Suicide prevention is the real issue, not gun control
After Sunday night’s episode of Revenge ended on ABC, I switched over to the football game on NBC. Instead of football, I was greeted by the tail end of Bob Costas’ rant about gun control. Said rant was inspired by the recent suicide of Kansas City Chiefs linebacker Jovan Belcher after he shot his girlfriend.
Before the end of the third quarter, I had fired off the following email to the NBC Sports contact address:
I tuned in to your broadcast of Sunday Night Football after another show I watch on Sunday nights ended, expecting to find football. Instead, I found Bob Costas nattering about gun control. I didn’t catch the beginning of his rant, but the part I did see left me furious.
Bob Costas seems to think that gun control will prevent suicide and murder. I was unaware that guns were the only method available for people who wish to commit homicide or suicide to do so. In fact, I’m about 110% sure that they AREN’T.
In the wake of the suicide of a public figure, we should be talking about the problem that is at the heart of the issue, which is SUICIDE PREVENTION. You know what prevents suicide? I’ll give you a hint: the answer is NOT GUN CONTROL.
Why are we SO DAMN AFRAID to talk about mental health issues? That football player didn’t kill his girlfriend and himself because he owned a gun. He did it because he had SERIOUS MENTAL HEALTH PROBLEMS, and maybe if our society wasn’t so damn ashamed and so damn afraid to talk about mental health issues, he’d have gotten HELP. There are a myriad of ways to kill oneself and others. If making firearms illegal would prevent murder or suicide, there wouldn’t be any murders or suicides in England. Guess what? THERE ARE.
In the wake of Costas’ criminally ill-informed rant, NBC Sports has a unique opportunity to shed light on the REAL issue: mental health and our society’s fear of talking about mental health. You can be a part of the solution instead of perpetuating the problem. I suggest putting together some kind of investigative special about mental health and the stigmas against seeking help for mental health issues, particularly as they apply to professional athletes (I imagine there is even more pressure in that community to appear invulnerable than there is in wider society). Football in particular is a sport where players’ brains undergo a lot of physical abuse, which itself can lead to mental health problems.
I know I will probably get nothing but a form letter in response to this email, but please, as someone who is fighting a battle against depression – a battle made more difficult by our society’s view of mental health problems as something that is shameful and a sign of weakness of character – I am begging you to take the opportunity that Bob Costas has accidentally given you. Please become part of the solution – your reach is huge. Your audience is filled with people who most need to hear the message that mental health problems are not something to be ashamed of and that it does not make them less of a person to ask for help. Don’t deflect attention away from the real issue that a murder/suicide committed by a public figure should bring to light. You have the power to change lives. To save lives.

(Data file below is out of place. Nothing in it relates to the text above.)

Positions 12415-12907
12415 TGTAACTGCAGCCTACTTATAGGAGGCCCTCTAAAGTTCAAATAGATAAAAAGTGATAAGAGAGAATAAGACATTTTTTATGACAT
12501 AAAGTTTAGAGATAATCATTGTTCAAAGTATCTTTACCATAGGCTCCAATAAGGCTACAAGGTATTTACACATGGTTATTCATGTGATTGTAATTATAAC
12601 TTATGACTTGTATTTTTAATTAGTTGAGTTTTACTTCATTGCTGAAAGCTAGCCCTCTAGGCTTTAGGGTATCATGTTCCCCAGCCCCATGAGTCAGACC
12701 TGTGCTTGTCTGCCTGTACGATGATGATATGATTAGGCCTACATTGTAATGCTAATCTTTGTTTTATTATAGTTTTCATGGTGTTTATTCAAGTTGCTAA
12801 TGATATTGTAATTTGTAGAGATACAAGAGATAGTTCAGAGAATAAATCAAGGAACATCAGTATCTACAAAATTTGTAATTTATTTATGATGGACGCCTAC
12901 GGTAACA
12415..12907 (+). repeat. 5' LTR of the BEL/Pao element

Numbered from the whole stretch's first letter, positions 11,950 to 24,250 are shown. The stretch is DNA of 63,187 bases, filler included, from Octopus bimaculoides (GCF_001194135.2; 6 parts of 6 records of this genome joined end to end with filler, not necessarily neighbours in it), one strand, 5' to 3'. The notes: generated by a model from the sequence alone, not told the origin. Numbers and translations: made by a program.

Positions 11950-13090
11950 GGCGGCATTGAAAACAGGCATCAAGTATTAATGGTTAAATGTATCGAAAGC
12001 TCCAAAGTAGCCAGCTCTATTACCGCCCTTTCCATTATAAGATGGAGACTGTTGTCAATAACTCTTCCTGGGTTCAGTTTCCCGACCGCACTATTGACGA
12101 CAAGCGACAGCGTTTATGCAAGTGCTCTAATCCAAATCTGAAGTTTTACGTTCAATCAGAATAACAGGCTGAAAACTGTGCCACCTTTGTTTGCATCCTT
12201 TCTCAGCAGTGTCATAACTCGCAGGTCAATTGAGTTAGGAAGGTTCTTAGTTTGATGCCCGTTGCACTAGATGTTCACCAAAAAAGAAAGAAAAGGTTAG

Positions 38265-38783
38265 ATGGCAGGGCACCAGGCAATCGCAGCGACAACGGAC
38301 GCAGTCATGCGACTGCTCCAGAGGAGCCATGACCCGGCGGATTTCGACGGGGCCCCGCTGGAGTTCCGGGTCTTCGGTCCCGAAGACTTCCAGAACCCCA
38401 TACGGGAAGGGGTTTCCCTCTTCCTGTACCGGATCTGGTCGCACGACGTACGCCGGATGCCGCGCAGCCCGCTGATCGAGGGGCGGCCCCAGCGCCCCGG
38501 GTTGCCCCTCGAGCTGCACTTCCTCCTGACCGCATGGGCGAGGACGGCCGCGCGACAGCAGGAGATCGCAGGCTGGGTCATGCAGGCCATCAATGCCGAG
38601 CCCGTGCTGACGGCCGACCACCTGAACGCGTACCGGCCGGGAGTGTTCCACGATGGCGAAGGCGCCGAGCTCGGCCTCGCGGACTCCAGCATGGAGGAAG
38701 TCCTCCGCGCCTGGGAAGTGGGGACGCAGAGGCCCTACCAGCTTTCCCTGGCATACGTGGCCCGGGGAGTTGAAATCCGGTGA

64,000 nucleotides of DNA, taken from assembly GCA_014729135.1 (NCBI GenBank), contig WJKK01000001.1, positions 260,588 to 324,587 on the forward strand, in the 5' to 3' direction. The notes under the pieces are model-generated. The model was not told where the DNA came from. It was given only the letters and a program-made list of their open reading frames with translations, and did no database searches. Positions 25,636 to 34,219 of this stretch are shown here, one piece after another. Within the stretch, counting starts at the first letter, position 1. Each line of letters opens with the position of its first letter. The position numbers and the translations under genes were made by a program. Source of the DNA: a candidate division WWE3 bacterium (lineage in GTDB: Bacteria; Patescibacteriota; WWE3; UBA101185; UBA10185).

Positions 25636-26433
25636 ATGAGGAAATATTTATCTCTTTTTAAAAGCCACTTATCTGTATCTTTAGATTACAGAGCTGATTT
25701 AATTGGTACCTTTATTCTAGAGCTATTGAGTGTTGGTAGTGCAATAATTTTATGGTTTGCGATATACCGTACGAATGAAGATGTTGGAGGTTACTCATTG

I’m just asking you to use it.
Look, I understand the impulse to ban guns, although I do not favor such a ban. We’d like to believe that with guns off the streets, violence would end. The sad fact is that it wouldn’t. Should guns be as easy to buy as a candy bar? Of course not.
But ultimately the take away from a tragedy like this one shouldn’t be about gun control at all. People don’t commit a murder and then commit suicide just because they acquired a gun. They do it because they had serious mental health problems for which they weren’t getting the help they needed. In the wake of the suicide of a public figure, we should be talking about suicide prevention. We should be talking about removing the stigma surrounding depression and other mental health problems so that people who struggle with them will be less likely to be too ashamed of having them to seek out help or even admit that they need it.
The best the news coverage of Belcher’s suicide has been able to muster in this regard is to say that he didn’t have a history of concussions or anger management issues and that everybody thought he seemed happy. He clearly wasn’t. This is the second suicide of an active NFL player in this season (the first being Titans wide receiver OJ Murdock in late July), and the 2012 offseason was marred by the apparent suicide of legendary linebacker Junior Seau. Even that wasn’t the first suicide of an NFL player in 2012.
It’s time for real conversations about real issues, not deflections. It’s time to start making real change instead of rehashing old arguments about issues that are only tagentially related to the events being discussed. It might be easier and less scary to blame guns and talk about gun control, but the problem of suicide can only be solved if we talk about suicide and mental health.
If you are struggling with depression or thoughts of suicide, you do not have to do so alone. You can call the National Hopeline Network at 1-800-SUICIDE or the National Suicide Prevention Lifeline at 1-800-273-TALK. If you do not feel comfortable talking on the phone, you can visit IMAlive.org, an online crisis intervention chat network created by To Write Love on Her Arms and the Kristin Brooks Hope Center. For more resources regarding finding or offering help, visit TWLOHA.com.
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